Searching for the best full body workouts?
Rediscover these mass building routines from yesteryear.
The strongmen of yesteryear knew a thing or two about mass building workout routines and those methods which guarantee strength and size increases. Employing little more than a barbell, a mountain of iron, and plenty of nutritious food - the following routines have delivered outstanding gains for over half-a-century and can do the same for you.
So what makes these mass building routines so productive? Simply, the best full body workout must target ALL the major muscle groups in the most efficient and effective manner, thereby triggering a muscle building response.
The following full body workout routines do all this and more with sometimes startling results.
Photo courtesy of Beverly & Pack
1. Squatting to success.
Joseph Curtis Hise often features on this site, so it seems only right that we should begin our mass building odyssey with this man mountain.
Back in the 1930s, J. C. Hise found his body weight stuck at an already considerable 200 lbs. Having attempted the standard routines of the day, Hise would read about the jaw-dropping results of Mark Berry and 20 rep squats.
Excited at his find, Hise formulated his own mass building routine. How effective was his program? In just one month, Hise would add 29 pounds of muscle to his frame. By the time he reached a body weight just shy of 300 lbs, Hise had 19 inch arms, 39 inch legs, and a barrel-chest that measured 56 inches.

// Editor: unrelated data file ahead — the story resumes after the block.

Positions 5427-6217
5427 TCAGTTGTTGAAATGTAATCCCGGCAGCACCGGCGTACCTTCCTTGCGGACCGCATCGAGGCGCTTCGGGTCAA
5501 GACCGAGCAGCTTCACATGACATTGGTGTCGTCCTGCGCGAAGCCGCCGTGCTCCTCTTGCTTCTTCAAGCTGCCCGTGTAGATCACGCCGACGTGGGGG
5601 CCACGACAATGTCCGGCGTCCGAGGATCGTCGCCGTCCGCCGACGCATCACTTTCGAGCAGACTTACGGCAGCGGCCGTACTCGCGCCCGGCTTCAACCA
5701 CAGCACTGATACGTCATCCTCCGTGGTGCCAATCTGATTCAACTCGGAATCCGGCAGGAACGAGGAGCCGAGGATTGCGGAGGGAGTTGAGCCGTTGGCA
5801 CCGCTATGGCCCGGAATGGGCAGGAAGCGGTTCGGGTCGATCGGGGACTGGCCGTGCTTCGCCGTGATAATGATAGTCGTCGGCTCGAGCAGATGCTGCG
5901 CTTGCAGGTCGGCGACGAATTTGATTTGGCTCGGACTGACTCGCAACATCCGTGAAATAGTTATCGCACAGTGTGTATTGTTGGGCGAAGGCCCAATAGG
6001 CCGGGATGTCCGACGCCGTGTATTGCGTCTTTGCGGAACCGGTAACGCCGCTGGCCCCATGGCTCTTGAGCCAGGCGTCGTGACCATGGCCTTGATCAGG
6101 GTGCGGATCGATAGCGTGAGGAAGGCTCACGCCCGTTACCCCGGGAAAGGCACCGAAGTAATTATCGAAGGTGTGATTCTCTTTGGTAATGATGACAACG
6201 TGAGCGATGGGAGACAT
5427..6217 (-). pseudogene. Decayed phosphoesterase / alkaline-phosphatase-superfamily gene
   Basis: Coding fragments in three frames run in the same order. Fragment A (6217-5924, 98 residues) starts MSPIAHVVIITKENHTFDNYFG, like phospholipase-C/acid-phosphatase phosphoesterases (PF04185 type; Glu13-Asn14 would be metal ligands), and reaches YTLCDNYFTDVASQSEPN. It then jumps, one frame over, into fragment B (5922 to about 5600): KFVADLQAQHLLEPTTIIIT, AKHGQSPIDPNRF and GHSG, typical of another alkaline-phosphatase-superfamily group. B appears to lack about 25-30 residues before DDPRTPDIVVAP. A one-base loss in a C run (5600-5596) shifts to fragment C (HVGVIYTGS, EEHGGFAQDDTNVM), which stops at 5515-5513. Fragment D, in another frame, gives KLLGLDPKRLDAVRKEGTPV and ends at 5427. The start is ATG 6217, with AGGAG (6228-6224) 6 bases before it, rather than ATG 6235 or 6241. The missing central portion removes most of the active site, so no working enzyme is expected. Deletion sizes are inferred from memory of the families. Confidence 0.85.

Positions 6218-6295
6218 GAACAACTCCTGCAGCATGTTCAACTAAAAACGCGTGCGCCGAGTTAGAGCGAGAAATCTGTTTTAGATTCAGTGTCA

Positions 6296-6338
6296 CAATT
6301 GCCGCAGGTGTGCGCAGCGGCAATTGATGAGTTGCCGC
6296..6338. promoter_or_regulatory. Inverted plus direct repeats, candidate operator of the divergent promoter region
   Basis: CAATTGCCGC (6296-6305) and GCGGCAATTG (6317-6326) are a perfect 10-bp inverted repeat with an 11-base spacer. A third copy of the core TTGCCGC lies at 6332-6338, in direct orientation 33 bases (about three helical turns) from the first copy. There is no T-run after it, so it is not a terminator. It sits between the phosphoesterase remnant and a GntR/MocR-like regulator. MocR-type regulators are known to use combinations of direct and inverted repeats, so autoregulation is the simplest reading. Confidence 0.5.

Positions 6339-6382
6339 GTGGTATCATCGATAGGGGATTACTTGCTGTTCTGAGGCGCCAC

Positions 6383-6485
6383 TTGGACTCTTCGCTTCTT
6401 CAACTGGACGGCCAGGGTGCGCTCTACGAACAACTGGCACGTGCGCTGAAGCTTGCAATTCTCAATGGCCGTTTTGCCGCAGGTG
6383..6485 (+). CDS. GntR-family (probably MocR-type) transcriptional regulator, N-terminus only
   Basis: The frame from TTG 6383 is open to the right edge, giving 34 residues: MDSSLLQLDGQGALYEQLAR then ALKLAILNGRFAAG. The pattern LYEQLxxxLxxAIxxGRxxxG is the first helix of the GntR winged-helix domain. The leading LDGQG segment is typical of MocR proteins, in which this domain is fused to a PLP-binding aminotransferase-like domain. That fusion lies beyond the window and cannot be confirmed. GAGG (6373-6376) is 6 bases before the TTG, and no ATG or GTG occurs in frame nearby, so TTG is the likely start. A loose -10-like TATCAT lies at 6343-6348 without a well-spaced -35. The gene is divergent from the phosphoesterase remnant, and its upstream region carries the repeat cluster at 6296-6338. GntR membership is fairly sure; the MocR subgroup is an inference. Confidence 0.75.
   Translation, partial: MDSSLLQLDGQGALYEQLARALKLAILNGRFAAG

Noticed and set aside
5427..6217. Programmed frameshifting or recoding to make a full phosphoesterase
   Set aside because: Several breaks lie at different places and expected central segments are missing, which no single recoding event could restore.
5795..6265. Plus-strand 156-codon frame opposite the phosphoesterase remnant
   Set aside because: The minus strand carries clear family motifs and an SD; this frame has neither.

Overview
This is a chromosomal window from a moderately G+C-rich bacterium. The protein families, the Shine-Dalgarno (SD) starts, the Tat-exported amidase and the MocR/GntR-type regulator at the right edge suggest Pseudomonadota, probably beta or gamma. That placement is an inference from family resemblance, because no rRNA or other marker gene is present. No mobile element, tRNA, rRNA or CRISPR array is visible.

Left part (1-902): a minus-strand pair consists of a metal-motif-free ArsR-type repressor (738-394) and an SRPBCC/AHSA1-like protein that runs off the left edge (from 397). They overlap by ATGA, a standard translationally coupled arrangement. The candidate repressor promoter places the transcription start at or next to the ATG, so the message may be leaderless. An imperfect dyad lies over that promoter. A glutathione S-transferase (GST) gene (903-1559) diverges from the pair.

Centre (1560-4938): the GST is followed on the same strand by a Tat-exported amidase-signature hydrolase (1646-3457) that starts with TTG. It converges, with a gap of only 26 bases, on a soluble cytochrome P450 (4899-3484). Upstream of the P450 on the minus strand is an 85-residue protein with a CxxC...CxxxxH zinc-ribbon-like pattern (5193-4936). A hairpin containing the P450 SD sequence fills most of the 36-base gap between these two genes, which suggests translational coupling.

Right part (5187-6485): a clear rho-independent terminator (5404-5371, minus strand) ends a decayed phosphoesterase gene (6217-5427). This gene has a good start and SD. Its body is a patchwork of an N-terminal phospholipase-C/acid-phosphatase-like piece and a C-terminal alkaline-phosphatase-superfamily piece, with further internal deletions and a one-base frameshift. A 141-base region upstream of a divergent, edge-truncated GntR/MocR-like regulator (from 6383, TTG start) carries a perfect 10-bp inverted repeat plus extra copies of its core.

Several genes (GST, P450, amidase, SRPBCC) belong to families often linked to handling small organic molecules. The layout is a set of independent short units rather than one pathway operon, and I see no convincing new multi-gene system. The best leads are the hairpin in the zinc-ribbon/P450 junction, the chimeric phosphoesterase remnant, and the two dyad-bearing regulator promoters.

Here is that program:
2. Electric Eells.
The benefits of squats - and deep breathing squats in particular - have long been recognized as a mass builder of the highest order. Yet for 1940s Vim magazine editor Roger Eells, they would pluck him from his deathbed and transform into one of the world's best built men.
Following a bad airplane accident and a life-threatening bout of tuberculosis, Eells began working out with barbells in an attempt to build his body. At first he did 20 rep squats in rapid fashion and without any attention to his breathing. Results were disappointing at first, until Joseph Hise intervened and explained the way to big gains. And the secret? Deep breathing squats.
As reported by Harry Paschal, this special squat would help Eells gain 35 pounds in one month and rocket his body weight from a painfully frail 109 lbs to a muscular 185 lbs.
Here is Eells's routine:
3. Hooray for Hollywood.
When Hollywood actor Rick Jason walked into Willis Reed's gym in the 1950s, Jason stood six-feet-four and tipped the scales at a slight 150 lbs. In just three short months of training, the actor would gain 25 pounds of muscle, add an inch and a half to his collar size, three inches to his chest, and boost his biceps from twelve and a half inches to fifteen.
How did he do it? The man behind this transformation was gym owner and Hollywood strongman Willis Reed.
Built like a tank, the full body workout Reed used to get Jason into shape trained the largest muscle groups to the maximum; i.e., the legs, chest and back. Also, like Hise and Eells before him, Reed would stress the health and mass building benefits of deep breathing squats when looking to get big and strong.
Here is Reed's program:
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